Thursday, January 17, 2019

17/1/19: Why limits to AI are VUCA-rich and human-centric

Why ethics, and proper understanding of VUCA environments (environments characterized by volatility/risk, uncertainty, complexity and ambiguity) will matter more in the future than they matter even today? Because AI will require human control, and that control won't happen along programming skills axis, but will trace ethical and VUCA environments considerations.

Here's a neat intro: The examples are neat, but now consider one of them, touched in passim in the article: translation and interpretation. Near-perfect (native-level) language capabilities for AI are not only 'visible on the horizon', but are approaching us with a break-neck speed. Hardware - bio-tech link that can be embedded into our hearing and speech systems - is 'visible on the horizon'. With that, routine translation-requiring exchanges, such as basic meetings and discussions that do not involve complex, ambiguous and highly costly terms, are likely to be automated or outsourced to the AI. But there will remain the 'black swan' interactions - exchanges that involve huge costs of getting the meaning of the exchange exactly right, and also trace VUCA-type environment of the exchange (ambiguity and complexity are natural domains of semiotics). Here, human oversight over AI and even human displacement of AI will be required. And this oversight will not be based on technical / terminological skills of translators or interpreters, but on their ability to manage ambiguity and complexity. That, and ethics...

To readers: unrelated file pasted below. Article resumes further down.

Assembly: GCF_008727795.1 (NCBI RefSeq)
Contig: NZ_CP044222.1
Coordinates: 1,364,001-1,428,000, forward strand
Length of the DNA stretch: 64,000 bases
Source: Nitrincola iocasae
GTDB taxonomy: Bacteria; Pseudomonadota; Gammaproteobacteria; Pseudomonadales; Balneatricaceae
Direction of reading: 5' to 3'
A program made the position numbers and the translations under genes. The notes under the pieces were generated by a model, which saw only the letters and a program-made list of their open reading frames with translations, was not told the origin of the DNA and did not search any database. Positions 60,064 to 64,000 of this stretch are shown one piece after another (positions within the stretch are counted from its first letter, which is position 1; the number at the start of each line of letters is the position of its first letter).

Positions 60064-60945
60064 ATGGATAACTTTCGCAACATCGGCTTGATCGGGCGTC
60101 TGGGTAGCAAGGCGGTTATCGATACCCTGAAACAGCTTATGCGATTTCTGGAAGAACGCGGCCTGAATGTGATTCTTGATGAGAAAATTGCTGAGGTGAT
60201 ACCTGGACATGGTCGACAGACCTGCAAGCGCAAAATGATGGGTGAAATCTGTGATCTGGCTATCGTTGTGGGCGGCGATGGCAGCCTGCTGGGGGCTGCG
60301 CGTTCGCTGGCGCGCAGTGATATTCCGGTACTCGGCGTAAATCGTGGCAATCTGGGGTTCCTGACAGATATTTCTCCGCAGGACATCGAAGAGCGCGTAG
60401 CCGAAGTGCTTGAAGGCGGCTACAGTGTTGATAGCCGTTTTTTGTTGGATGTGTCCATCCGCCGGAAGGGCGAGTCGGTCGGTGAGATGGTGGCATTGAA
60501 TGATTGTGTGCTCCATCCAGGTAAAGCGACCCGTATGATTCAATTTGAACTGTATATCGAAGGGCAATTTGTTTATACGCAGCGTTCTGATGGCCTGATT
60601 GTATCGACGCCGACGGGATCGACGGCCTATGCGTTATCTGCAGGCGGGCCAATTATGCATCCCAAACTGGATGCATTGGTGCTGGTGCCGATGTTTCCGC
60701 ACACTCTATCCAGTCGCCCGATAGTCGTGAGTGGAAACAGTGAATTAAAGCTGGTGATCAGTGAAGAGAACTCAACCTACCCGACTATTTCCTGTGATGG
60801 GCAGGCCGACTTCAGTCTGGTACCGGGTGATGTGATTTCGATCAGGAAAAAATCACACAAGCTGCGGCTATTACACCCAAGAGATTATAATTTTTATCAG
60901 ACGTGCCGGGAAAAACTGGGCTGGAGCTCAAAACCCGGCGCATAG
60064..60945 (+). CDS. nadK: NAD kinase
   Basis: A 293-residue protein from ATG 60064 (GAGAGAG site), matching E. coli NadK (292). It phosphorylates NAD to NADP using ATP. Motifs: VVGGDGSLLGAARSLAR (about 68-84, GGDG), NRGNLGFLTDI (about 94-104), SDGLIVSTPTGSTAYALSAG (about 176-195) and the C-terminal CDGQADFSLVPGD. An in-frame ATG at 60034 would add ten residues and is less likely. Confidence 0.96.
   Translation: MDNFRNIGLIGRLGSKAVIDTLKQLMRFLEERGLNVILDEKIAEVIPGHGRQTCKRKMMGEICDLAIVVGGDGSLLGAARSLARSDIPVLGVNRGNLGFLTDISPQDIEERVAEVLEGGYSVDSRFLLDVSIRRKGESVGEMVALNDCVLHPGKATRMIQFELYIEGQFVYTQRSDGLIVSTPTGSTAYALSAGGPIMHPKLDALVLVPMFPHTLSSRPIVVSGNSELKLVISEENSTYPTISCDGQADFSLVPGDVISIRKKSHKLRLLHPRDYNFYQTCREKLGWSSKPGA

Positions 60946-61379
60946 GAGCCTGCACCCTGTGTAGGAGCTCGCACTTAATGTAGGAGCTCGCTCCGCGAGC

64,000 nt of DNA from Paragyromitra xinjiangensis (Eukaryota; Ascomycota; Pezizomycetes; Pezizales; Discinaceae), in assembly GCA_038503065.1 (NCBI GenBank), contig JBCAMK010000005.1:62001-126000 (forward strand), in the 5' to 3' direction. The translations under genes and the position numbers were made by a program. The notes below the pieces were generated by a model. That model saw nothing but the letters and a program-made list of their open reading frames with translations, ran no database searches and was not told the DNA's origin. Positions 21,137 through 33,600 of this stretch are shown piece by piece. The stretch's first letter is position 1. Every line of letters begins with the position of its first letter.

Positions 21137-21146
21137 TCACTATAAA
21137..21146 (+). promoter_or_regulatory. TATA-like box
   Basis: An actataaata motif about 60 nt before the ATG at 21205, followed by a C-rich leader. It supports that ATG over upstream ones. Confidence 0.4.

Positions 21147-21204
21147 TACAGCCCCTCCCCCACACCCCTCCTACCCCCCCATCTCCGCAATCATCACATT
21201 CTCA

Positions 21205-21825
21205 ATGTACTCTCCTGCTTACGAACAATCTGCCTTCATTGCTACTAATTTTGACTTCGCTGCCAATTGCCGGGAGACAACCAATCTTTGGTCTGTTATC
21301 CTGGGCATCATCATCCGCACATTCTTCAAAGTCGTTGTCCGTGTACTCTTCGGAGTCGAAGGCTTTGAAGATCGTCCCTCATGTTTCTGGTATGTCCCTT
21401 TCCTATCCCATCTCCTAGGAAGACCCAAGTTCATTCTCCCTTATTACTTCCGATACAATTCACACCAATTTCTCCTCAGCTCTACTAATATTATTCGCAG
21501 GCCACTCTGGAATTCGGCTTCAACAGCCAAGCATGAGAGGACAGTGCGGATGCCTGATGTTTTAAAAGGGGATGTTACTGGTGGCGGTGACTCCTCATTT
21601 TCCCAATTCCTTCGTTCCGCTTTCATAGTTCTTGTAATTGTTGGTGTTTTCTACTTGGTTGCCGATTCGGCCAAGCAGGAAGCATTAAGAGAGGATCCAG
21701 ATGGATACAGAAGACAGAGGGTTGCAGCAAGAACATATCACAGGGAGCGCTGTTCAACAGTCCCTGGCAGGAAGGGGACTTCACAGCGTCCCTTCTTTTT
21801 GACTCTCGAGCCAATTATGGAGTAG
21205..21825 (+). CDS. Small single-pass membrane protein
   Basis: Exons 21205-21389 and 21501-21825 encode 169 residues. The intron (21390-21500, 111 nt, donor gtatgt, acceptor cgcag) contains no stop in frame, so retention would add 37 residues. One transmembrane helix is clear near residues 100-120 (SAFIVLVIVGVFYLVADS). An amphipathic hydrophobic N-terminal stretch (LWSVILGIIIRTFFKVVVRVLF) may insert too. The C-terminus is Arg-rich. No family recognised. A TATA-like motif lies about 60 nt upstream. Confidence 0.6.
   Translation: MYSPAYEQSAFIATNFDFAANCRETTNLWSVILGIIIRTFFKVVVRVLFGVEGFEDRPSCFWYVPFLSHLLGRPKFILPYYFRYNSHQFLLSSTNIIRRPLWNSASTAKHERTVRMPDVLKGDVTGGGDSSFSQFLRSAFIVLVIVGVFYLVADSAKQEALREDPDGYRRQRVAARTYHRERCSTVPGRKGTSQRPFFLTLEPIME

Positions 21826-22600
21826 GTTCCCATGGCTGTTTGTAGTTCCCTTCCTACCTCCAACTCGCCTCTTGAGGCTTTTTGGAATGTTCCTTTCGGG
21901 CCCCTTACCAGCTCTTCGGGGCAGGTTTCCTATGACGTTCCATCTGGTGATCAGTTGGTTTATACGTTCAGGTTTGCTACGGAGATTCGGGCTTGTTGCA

Another example is even closer to our times: AI-managed trading in financial assets.  In normal markets, when there is a clear, stable and historically anchored trend for asset prices, AI can't be beat in terms of efficiency of trades placements and execution. By removing / controlling for our human behavioral biases, AI can effectively avoid big risk spillovers across traders and investors sharing the same information in the markets (although, AI can also amplify some costly biases, such as herding). However, this advantage becomes turns a loss, when markets are trading in a VUCA environment. When ambiguity about investors sentiment and/or direction, or complexity of counterparties underlying a transaction, or uncertainty about price trends enters the decision-making equation, algorithmic trading platforms have three sets of problems they must confront simultaneously:

  1. How do we detect the need for, structure, price and execute a potential shift in investment strategy (for example, from optimizing yield to maximizing portfolio resilience)? 
  2. How do we use AI to identify the points for switching from consensus strategy to contrarian strategy, especially if algos are subject to herding risks?
  3. How do we migrate across unstable information sets (as information fades in and out of relevance or stability of core statistics is undermined)?

For a professional trader/investor, these are 'natural' spaces for decision making. They are also VUCA-rich environments. And they are environments in which errors carry significant costs. They can also be coincident with ethical considerations, especially for mandated investment undertakings, such as ESG funds. Like in the case of translation/interpretation, nuance can be more important than the core algorithm, and this is especially true when ambiguity and complexity rule.

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